Eddie Hearn accepts partial responsibility for the purse surge in boxing over the past two years.
The British promoter also anticipates that trend will end while operating in a global economy damaged badly by the COVID-19 pandemic. Hearn’s Matchroom Boxing USA and DAZN, one of Matchroom’s broadcast partners, reportedly committed an approximate $10 million in purses to Mikey Garcia ($7 million) and Jessie Vargas ($3 million) for the last pre-pandemic main event DAZN streamed February 29 from Frisco, Texas.
Hearn defended driving up purses during a recent appearance on Chris Mannix’s Sports Illustrated boxing podcast because it was a necessary sacrifice for DAZN as the fledgling streaming service aggressively attempted to make an immediate impact in boxing, particularly in the United States. That approach enabled DAZN to sign such established boxers as Canelo Alvarez, Anthony Joshua, Gennadiy Golovkin, Daniel Jacobs, Demetrius Andrade, Garcia and Vargas to contracts.
“Well, I know that Bob [Arum] has made it quite clear publicly that that is his intention, really, is to bring purses down,” Hearn said. “And I have to say, Chris, purses have got – I mean, you know the business – they’ve got completely out of control. And listen, part of it’s my fault and DAZN’s fault. They’ve had to come in, they’ve had to make some noise. Bob blamed me [recently]. The other day I was on the phone to him, and he said, ‘Well, it’s all your fault anyway. And before you, it was Al [Haymon].’ And, you know.
“But it’s like, we don’t wanna stop paying fighters great money. They deserve it. But we just need to make sure it’s delivering value, not value for us, but value for our customers. And our customers are our broadcasters. So, you know, we have been in a stage lately where when you’re signing a fighter, if I’m signing a fighter to Matchroom Boxing USA or DAZN, you lure them in, Chris, don’t you, with that first easy fight, you know? ‘Oh, look at that money. Well, I’ve only gotta fight a top-15 guy? Great.’ Now, when you get to a stage where it’s opponents to be agreed, we’ve just got to be in a situation where, you know, we’re not unfair. But it’s not even gonna come down to Matchroom, really. It’s gonna come down to the broadcasters.”
Moving forward, Hearn expects DAZN and other outlets to demand more competitive fights from promoters when required to pay premium prices for content. It’ll be harder, Hearn believes, for higher-profile fighters to secure substantial paydays if they’re unwilling to fight top opponents.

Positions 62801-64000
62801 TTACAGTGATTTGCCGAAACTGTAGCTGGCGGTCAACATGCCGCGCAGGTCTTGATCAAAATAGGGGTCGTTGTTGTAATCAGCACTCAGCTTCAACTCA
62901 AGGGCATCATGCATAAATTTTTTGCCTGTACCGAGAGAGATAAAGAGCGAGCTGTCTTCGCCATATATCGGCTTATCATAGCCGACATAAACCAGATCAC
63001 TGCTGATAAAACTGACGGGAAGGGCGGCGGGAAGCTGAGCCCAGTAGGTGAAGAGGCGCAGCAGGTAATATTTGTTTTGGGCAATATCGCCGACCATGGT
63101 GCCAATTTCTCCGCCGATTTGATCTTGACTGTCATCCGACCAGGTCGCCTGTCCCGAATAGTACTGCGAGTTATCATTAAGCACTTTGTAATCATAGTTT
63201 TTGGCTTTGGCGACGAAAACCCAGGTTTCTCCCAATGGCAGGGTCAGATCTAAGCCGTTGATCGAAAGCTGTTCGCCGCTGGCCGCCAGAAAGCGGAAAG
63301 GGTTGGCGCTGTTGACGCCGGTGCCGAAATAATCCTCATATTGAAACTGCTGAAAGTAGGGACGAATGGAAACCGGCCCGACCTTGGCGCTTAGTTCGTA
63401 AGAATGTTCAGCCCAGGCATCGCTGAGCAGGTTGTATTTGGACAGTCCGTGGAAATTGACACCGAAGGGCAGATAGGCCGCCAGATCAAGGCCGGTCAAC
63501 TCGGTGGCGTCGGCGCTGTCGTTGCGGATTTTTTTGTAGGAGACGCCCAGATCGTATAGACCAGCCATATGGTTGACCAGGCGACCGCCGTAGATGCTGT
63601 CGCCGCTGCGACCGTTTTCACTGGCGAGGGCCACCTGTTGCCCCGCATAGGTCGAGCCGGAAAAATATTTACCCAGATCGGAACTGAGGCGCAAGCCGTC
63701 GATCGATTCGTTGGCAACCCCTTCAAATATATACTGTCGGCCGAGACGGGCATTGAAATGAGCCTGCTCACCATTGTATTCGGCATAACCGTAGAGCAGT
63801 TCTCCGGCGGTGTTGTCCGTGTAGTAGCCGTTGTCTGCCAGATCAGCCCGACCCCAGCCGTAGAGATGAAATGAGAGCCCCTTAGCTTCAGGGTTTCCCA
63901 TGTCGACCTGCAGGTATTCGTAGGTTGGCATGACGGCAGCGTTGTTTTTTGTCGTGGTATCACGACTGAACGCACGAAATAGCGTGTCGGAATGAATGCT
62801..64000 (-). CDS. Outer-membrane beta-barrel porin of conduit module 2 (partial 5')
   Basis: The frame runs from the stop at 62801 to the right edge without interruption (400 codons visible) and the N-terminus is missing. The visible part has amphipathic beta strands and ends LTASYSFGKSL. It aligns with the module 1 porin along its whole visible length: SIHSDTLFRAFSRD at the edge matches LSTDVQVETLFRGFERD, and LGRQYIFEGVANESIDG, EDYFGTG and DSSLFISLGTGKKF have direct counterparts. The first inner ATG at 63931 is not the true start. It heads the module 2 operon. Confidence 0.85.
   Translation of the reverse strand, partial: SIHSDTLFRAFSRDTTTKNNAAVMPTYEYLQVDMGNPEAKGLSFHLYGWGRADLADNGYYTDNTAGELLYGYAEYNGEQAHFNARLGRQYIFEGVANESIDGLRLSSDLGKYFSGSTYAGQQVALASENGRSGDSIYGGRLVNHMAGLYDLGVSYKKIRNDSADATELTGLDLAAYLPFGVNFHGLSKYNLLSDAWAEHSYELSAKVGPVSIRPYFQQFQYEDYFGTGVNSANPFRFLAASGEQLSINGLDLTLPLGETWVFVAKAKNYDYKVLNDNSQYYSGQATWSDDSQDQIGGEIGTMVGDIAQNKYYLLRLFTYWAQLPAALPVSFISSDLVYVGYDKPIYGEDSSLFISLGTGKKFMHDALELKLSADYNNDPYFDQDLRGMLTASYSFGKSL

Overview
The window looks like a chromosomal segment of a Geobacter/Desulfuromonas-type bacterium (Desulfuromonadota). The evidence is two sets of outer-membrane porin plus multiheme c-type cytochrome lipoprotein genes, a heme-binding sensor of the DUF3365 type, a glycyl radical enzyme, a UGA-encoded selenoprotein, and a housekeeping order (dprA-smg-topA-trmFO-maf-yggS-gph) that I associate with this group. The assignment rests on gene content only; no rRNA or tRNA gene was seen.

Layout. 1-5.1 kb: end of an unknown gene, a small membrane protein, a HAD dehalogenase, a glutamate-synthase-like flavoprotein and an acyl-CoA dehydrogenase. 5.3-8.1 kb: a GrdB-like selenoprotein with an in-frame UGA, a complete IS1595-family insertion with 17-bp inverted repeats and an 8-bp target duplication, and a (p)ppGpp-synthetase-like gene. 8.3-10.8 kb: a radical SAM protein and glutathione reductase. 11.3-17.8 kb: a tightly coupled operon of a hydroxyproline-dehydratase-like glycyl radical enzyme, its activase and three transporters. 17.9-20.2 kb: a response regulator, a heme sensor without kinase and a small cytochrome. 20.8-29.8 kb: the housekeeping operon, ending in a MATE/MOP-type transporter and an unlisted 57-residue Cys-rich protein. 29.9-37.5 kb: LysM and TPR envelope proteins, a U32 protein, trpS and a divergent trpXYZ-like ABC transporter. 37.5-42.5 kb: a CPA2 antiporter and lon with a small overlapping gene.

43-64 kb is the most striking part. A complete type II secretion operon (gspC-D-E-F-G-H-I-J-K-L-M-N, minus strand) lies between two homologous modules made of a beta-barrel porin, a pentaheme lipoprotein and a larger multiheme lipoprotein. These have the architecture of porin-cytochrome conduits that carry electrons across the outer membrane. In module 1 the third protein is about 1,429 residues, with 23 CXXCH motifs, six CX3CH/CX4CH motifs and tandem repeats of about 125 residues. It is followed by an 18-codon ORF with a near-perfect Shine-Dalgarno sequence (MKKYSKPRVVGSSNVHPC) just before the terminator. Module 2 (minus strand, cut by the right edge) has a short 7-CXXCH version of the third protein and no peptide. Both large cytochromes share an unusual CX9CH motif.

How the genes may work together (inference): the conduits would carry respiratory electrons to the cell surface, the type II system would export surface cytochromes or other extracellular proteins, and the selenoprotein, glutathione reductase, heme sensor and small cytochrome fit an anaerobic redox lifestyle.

“If I was the broadcasters,” Hearn explained, “in this marketplace, in this environment, in this economy, I would be saying, ‘I want great content. What have you got?’ And the supplier, the rights-holder, will go back and say, ‘The problem is I haven’t got a gate. And, you know, my hands are tied because I’ve only got this budget for the show and I can’t afford a great opponent because, you know.’ And that’s when you’ve got to make it happen somehow. But I’m almost on the side of the broadcaster here, Chris, rather than the promoter, even though I’m a promoter, because I think this is the time. I think, and listen, it might be a time where we all, collectively, try and, you know, shake up the world of boxing and get it right. And maybe there’s some casualties along the way. You know, I’m not talking about fighters. I’m talking about maybe promoters. But I think if we don’t get the model right now – I think the best way to describe it is this is our greatest-ever chance to get boxing right.
“And we have to take this opportunity and we have to do it right. And that could be in terms of fights, that could be in terms of purses, that could be in terms of, you know, contracts, broadcasters, schedules, you know, so many different things. But the key to a great product in fight sports is the fight. And we just cannot afford anymore just to do this guy against this guy down here. You know? And I’ve done it. I’ve done it loads of times on DAZN, because that’s how you bring a fighter into your stable. So, we either have to accept that we may lose fighters, or we might not sign anymore new fighters. But we have to be fair. But we have to say, ‘You’ve got to give value and you’ve got to fight. And this environment now, this economy says you need to be in a real fight. And you’ll get great money for it. But you’ve got to have a real fight.’ ”
Keith Idec is a senior writer/columnist for BoxingScene.com. He can be reached on Twitter @Idecboxing.